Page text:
August 2011

Image of Todd Herman

Early in 2010, I became familiar with cartoonist and author Hugh MacLeod through his humorous yet provocative book titled Ignore Everybody and 39 Other Keys to Creativity. I thoroughly enjoyed this book and its many insights, even writing an e-newsletter about key #7, "Everyone is born creative; everyone is given a box of crayons in kindergarten." Searching for more information on Hugh, I came across his blog and web site, www.gapingvoid.com, offering me the opportunity to sign up for an e-newsletter of daily cartoons. I always enjoy Hugh's offbeat humor, which comes through in both his cartoons and the accompanying descriptions. This one, from July 28, 2011, really spoke to me:

Permanent State of Reinvention image by Hugh MacLeod

Permanent State of Re-Invention

"I first drew this in 2004. A wee doodle that I thought very little about at the time.

Yet over time, the simplicity of the message seems to have resonated with a lot of people.

Any fool can be a burnout or a calcified dinosaur. Reinvention is much harder. And to keep doing it, again and again? MUCH, MUCH harder.

But that's what makes it so worth doing..."

– Hugh MacLeod

The reason it spoke to me? With the firm's anniversary just days away, the cartoon caused me to reflect on our 22 years in business and how many times I have had to re-invent both the firm and myself. After initially hanging out my shingle, most of my work the first 3 years was "General Management Consulting," often troubleshooting various accounting or management issues.

Re-Invention Brought by Technology

Near the end of that period, personal computer software was becoming more robust and powerful, and requested services frequently included questions such as "How can we use technology to address this problem?" One of the first projects during this "re-invention" was developing a product cost sheet system for a fashion apparel designer and merchandiser. While this client's parent company had its own product cost sheet application, that system was not geared to the then-revolutionary (1992) idea of completely outsourcing garment production. Thus began our "Application Development" services for a standalone application.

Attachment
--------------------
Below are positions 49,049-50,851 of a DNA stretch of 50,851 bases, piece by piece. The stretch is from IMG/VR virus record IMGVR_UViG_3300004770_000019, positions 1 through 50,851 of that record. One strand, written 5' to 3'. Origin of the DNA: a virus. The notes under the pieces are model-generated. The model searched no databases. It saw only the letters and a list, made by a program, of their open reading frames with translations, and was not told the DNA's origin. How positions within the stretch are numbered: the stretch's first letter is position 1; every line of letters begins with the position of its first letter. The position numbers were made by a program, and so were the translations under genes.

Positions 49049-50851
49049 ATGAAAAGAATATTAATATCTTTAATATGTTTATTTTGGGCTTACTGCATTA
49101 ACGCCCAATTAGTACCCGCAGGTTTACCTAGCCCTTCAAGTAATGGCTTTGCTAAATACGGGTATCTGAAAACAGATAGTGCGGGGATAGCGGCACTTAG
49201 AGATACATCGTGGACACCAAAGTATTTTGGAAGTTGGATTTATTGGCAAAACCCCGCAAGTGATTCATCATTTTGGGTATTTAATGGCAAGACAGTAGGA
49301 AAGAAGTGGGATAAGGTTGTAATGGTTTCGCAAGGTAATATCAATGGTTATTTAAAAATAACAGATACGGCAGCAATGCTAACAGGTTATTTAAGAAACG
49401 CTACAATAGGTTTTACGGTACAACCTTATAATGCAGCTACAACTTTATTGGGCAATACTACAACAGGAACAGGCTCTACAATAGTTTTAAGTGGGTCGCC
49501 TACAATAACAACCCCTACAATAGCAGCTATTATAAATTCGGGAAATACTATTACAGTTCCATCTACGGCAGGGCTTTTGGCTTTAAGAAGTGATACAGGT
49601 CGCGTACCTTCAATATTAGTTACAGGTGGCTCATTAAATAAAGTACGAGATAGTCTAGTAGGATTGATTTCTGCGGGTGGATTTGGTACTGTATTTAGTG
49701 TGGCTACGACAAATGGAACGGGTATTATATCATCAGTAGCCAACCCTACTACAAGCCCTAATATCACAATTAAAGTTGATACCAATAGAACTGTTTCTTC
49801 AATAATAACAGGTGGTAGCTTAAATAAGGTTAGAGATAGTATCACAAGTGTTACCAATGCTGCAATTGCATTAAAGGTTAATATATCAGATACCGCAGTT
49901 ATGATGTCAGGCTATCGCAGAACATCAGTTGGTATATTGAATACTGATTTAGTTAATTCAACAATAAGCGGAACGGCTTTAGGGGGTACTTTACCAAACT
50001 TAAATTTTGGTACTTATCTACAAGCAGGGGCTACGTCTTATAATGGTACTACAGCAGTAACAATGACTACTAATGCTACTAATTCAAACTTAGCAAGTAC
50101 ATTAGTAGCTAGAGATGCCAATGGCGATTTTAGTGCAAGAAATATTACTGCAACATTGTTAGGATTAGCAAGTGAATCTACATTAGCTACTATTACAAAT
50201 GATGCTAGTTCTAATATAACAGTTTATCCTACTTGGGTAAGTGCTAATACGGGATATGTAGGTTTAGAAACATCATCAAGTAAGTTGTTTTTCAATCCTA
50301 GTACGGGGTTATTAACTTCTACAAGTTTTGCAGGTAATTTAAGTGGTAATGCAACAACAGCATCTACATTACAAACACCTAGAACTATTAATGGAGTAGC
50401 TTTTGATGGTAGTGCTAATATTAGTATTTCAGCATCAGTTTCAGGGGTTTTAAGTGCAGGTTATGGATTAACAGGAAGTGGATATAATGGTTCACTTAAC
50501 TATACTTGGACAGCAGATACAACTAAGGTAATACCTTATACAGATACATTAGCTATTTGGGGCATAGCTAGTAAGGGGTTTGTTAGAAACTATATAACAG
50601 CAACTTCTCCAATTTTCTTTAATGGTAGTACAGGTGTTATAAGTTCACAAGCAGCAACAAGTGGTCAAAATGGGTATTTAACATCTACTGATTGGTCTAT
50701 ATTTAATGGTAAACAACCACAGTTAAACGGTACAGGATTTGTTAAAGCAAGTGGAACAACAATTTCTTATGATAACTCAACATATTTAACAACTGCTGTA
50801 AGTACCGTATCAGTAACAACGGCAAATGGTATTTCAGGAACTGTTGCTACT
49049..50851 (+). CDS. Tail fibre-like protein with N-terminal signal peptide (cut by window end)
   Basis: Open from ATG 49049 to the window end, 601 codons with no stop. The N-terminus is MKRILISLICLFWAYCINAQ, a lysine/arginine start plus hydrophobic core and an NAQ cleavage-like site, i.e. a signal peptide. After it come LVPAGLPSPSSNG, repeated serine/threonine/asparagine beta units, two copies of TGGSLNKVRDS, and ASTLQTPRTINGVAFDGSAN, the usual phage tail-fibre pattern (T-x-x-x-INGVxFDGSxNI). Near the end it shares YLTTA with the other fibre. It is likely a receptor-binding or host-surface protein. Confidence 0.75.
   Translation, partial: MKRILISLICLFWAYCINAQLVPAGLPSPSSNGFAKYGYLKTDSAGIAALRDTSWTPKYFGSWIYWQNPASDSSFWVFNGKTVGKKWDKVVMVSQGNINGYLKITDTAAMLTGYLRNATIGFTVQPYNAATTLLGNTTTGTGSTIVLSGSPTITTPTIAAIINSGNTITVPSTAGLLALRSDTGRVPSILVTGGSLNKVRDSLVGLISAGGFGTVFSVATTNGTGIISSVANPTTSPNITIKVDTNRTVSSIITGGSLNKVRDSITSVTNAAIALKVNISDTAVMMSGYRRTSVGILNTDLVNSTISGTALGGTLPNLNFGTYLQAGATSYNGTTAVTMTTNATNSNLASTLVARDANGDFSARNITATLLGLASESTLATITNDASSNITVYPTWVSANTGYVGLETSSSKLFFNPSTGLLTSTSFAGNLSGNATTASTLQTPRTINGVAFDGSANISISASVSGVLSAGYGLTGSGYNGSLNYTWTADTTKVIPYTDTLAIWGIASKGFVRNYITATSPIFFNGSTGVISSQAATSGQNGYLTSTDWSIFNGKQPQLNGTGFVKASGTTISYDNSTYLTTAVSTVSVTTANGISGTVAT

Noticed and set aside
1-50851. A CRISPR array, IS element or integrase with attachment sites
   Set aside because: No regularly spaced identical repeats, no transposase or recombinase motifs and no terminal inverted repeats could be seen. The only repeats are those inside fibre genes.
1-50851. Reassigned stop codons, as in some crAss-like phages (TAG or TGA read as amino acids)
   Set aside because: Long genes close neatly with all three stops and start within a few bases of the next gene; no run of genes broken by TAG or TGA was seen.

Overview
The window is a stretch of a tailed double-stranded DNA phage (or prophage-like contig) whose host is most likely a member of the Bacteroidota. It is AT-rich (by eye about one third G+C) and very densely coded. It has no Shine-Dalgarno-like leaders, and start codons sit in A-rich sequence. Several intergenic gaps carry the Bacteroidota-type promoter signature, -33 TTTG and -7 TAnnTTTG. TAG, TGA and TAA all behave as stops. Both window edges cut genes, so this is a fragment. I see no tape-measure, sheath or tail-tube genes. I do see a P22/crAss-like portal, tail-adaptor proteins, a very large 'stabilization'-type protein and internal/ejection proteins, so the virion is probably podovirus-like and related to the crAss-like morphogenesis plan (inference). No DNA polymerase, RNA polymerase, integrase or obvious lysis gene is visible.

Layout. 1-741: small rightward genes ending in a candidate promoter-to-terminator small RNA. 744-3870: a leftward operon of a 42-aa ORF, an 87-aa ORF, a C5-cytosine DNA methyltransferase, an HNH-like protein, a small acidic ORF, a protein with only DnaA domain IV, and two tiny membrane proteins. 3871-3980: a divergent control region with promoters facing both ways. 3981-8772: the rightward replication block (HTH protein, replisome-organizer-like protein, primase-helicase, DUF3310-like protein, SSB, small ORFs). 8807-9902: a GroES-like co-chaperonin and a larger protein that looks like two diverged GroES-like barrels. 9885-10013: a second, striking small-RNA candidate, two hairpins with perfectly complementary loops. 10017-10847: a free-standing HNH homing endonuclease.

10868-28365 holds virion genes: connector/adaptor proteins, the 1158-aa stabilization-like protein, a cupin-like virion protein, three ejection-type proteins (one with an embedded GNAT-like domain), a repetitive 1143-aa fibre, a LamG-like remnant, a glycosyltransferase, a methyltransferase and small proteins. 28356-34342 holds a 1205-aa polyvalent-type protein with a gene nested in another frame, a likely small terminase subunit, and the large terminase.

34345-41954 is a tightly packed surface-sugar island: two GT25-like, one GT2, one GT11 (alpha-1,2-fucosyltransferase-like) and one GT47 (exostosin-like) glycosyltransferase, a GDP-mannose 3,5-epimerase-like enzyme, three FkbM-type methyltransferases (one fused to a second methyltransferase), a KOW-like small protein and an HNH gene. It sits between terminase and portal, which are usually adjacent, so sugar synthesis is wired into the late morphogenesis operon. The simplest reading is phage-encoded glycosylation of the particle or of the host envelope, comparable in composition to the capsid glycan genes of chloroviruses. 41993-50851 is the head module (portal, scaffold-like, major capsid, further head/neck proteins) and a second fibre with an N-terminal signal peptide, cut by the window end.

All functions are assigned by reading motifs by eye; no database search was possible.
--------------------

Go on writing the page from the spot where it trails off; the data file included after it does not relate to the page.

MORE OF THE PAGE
After that application was successfully deployed, the question then became, "Okay, we track production on the AS/400, have cost sheets on a PC server, and do our accounting on the AS/400 – how can we get all these systems to work together?" Going back into design and development mode, out came our first "System Integration" application.

Re-Invention as New Hires Expand Our Capabilities

As word began to spread of these successes, I was becoming more and more busy, so I hired my first part-time consultant (in 1994) and my first full-time consultant (in 1996) to help. With these personnel additions came some valuable new skills in system selection and system implementation – just in time for Year 2000 and another re-invention. The rush to review systems for Y2K issues was on, and – because many systems were custom-written (and poorly, at that) – it was often less expensive to select and implement a new system than to remediate an existing one. Over the next several years, we spent a lot of time on "System Selection" and "System Implementation" projects, primarily on complex applications known as Enterprise Resource Planning (ERP) systems.

Multiple Re-Inventions from Evolving Client Needs

With many companies having just implemented new business systems focusing on transaction processing, clients' questions turned to "what's next to improve?" The answer? Collaboration among employees and business partners, which was either non-existent or poorly developed in even the best ERP systems – and, you guessed it, another re-invention opportunity. Thus, in the early 2000's, we began a series of "Process Improvement" projects, frequently culminating in the client asking us to implement these improvements in "Workflow Automation" software, which we either developed ourselves, or worked with their staff to design and develop.